Monday, April 12, 2010

We don't know the micro nutrient levels in cooked food

Yet another disturbing revelation about how little we know about the micro nutrient levels in the food we eat. Here are some juciey quotes from a 2000 paper.
The majority of nutrient databases provide information mainly on the nutrient composition of raw foods
So at the year 2000 nutrition information was still unavailable for cooked foods. I find this very bizarre cause most food is cooked before eating in places like hospitals were ones nutrition is very important. The article goes to say that due to costs in analyzing foods one is forced to estimate the nutrient levels in foods. How good is this estimation? Well its pretty bad...... In the study they looked at vitamin B1 and B6 in rice, broccoli , chicken and pork comparing estimation to actual level. They found that B1 if was overestimated by 23% in rice and 16% in broccoli. For B6 overestimated by 80% in rice and underestimated by 11% in chicken and 28% in pork.

So the two vitamins looked at had a error of >10% for 5 of the 8 tests. This is shocking. The paper goes onto say these errors are erratic. What this means is that they are random and uncontrollable, so we really have no idea about why the are so difference.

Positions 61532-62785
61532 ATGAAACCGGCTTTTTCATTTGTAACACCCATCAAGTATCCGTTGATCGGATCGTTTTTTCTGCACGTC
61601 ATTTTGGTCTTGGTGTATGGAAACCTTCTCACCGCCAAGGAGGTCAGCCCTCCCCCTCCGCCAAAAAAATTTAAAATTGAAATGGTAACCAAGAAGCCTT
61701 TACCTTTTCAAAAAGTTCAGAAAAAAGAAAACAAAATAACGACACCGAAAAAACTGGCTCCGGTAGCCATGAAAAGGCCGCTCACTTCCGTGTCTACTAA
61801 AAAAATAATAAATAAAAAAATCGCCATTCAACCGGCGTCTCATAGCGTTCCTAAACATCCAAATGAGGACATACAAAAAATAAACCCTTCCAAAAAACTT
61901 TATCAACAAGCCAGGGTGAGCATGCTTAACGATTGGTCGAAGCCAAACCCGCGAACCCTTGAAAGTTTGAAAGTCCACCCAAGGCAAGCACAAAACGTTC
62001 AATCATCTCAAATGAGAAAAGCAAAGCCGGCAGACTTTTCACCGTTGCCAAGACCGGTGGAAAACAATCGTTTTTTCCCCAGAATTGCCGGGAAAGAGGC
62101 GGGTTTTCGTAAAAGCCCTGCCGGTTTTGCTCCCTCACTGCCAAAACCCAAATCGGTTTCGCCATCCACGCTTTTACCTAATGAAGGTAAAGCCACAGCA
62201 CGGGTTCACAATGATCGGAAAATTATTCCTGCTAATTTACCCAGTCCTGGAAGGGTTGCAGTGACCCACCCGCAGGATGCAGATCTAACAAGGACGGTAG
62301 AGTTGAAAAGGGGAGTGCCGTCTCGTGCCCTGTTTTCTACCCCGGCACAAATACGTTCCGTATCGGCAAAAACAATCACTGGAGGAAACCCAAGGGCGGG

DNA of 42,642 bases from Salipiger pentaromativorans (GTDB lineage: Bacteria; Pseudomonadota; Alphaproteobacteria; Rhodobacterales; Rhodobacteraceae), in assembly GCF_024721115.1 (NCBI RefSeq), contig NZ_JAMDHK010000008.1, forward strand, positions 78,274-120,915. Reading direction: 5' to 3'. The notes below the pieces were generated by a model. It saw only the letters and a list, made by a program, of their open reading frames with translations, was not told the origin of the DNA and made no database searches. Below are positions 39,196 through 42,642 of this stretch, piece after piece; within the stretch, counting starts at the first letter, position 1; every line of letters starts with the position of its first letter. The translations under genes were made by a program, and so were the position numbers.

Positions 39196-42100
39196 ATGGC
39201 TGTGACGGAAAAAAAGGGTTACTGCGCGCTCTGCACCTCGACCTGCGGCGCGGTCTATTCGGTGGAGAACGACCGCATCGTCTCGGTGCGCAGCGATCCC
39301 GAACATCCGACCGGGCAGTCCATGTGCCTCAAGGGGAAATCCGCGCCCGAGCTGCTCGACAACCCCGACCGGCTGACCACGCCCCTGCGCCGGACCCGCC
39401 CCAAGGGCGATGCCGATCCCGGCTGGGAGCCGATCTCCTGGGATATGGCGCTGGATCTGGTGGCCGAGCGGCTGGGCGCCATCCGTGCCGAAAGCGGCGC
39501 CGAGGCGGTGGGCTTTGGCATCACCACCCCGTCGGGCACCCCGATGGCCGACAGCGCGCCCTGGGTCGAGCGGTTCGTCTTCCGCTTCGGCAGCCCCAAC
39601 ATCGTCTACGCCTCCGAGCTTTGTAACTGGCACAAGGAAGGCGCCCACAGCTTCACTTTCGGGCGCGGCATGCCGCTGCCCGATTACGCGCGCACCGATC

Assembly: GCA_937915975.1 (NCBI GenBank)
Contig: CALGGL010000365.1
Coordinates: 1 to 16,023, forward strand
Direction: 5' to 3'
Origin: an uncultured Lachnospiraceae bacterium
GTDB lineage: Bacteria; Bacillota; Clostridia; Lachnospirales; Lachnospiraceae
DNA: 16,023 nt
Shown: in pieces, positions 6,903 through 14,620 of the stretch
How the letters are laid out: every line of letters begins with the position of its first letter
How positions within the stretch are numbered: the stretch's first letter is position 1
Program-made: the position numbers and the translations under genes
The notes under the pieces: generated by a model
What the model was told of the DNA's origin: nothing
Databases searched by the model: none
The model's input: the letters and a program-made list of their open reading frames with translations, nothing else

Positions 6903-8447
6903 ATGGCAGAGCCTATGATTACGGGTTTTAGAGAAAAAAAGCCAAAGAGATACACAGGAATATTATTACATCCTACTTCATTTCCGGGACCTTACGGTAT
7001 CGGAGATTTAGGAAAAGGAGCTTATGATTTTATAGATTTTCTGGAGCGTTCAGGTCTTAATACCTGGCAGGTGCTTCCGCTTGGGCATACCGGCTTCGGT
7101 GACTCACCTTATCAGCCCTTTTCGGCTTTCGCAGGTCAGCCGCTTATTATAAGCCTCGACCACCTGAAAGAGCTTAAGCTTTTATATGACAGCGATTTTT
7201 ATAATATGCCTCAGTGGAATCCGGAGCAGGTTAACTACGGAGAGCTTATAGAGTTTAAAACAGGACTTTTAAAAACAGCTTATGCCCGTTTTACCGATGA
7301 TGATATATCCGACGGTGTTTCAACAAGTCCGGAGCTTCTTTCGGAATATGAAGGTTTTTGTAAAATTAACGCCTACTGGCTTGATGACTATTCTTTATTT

Then the paper looked at the effects of food method for nutrient levels of chicken. The table had white area, for things well known and grey areas for nutrients that we estimated as there was not enough data to firmly conclude anything. The following nutrients were grey
  • Zinc
  • Trace elements
  • Retional
  • Carotene
  • Vitamins D, E, K
  • Vitamin B12, folate, pantothenate, vitamin C  
This is like nearly all the vitamins...and don't even get started on other phyto-nutrients. There was no data at all for vitamin C levels for boiled, steamed, braised, pan fried roasted or deep fried chicken. That is right folks no studies have looked at how vitamin C changes when you cook chicken. Now granted that chicken is hopefully not your major source of vitamin C! But the point remains that we now very little about how nutrients change in cooking.

Yet we allow "experts" to say that extra vitamins are not needed?! Not even the researches know what is in cooked food. The only reason they can say this is that people don't get scurvy..... so all must be well. 

Clearly good food eg fruit, vege, high nutrient animal products, are still going to be good for you no mater what you do. Bad food like sugar, processed foods are still going to be bad for you. However any processed food that has micro nutrients listed are likely to be no better than a random money. 

Reference: Guidelines for recipe information and calculation of nutrient composition of prepared foods (dishes). Jounral of food composition and analysis vol 13 pg 391, 2000. Picture link

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